by Richard Reeves and family
Chocolate, chocolate, chocolate.” It’s a mantra any 12-year-old could love, but Fiona O’Neill Reeves utters her choco-chant while clinging to the stomach-turning Octopus ride in a Hong Kong amusement park “because I wanted it to be my last word.” Spunky Fiona often has the last word in this account of how syndicated newspaper columnist Richard Reeves and clan spent their summer vacation of ’95: traversing the world on a monthlong itinerary that included Bali, Kathmandu, Islamabad and Berlin.
The book is essentially a group travel diary, with Reeves supplying the obligatory notes on local culture and politics in the 14 countries the family visited. His wife, Catherine O’Neill, founder of the Women’s Commission for Women and Children Refugees, organized this exotic lark of a trip. She is a socially conscious tour guide of the “on your left, notice the disgraceful economic conditions” variety. (This, and self-conscious references to how cheaply the family travels—on a $30,000 vacation—almost turn the adventure into a liberal-guilt trip.)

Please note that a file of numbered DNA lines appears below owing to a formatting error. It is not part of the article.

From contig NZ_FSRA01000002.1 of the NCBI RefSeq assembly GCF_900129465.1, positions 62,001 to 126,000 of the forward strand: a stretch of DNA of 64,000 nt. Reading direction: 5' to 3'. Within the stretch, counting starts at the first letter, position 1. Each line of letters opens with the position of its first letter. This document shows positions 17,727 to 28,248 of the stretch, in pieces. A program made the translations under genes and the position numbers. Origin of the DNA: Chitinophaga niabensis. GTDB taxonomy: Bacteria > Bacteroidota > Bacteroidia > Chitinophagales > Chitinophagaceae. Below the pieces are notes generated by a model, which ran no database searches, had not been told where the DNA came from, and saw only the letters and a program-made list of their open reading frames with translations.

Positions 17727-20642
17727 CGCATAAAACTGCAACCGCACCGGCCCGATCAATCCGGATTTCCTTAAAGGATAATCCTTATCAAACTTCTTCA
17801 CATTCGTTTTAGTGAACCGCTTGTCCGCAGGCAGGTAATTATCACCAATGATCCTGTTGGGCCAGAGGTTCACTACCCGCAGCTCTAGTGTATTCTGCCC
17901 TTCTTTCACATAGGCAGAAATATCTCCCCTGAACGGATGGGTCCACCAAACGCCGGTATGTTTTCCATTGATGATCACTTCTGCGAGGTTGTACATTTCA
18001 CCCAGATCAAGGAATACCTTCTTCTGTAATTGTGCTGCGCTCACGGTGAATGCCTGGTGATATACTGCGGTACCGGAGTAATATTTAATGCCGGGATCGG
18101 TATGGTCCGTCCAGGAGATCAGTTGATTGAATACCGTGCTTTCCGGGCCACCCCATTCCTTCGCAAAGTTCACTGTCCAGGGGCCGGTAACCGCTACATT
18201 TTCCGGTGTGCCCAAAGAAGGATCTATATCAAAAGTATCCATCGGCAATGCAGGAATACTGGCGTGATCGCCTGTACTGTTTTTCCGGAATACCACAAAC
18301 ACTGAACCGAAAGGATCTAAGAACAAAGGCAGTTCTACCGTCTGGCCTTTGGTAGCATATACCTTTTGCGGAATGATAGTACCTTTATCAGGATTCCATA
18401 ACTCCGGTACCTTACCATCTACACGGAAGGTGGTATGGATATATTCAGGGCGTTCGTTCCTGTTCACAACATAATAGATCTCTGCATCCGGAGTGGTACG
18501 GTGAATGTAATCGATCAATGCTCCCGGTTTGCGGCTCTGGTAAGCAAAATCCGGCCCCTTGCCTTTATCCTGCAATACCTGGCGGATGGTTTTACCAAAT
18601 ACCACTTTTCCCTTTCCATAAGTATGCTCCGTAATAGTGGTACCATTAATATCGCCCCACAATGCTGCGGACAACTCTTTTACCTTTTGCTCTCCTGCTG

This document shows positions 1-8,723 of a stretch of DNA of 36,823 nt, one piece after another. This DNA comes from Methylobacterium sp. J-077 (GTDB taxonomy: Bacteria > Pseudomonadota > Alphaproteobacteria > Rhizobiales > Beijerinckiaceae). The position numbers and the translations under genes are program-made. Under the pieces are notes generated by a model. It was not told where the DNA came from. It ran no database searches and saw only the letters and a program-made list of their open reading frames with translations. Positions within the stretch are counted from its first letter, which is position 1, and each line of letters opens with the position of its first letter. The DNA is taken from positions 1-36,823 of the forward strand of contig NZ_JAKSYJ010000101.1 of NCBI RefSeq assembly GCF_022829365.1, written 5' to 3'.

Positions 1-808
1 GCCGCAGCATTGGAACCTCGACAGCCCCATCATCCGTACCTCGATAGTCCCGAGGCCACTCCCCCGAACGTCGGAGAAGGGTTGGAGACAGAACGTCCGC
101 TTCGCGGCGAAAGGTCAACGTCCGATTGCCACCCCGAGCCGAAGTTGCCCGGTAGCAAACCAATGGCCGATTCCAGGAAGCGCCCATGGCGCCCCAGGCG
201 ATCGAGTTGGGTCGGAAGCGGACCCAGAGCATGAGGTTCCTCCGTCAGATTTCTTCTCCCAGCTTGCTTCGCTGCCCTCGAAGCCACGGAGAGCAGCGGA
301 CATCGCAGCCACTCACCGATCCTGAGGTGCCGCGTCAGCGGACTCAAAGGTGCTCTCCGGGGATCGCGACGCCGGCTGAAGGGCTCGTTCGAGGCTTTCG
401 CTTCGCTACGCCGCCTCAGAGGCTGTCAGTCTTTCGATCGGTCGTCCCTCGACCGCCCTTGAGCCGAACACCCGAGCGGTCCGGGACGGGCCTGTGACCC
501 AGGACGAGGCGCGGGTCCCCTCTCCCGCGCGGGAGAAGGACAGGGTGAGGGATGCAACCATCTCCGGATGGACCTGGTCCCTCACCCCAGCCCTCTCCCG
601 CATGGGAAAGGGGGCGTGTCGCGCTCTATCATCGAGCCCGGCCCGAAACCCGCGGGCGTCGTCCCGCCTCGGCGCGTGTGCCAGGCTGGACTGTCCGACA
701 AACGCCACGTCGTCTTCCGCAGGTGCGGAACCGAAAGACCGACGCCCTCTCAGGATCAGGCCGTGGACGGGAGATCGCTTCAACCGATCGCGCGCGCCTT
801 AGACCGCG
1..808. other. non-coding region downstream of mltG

O’Neill’s likable grown sons from a previous marriage—Colin, an L.A. TV producer, and Conor, a musician—provide the narrative with a few laughs, as when Colin, in his Dubai hotel room, turns a sticker pointing in the direction of Mecca so that the next Islamic guest will pray to Philadelphia instead. The book is a family vacation slide show between hardcovers: Like one of those rec-room travelogues, it’s interesting more for what it tells us about this gung ho family than about the vacation. (Andrews & McMeel, $22.95)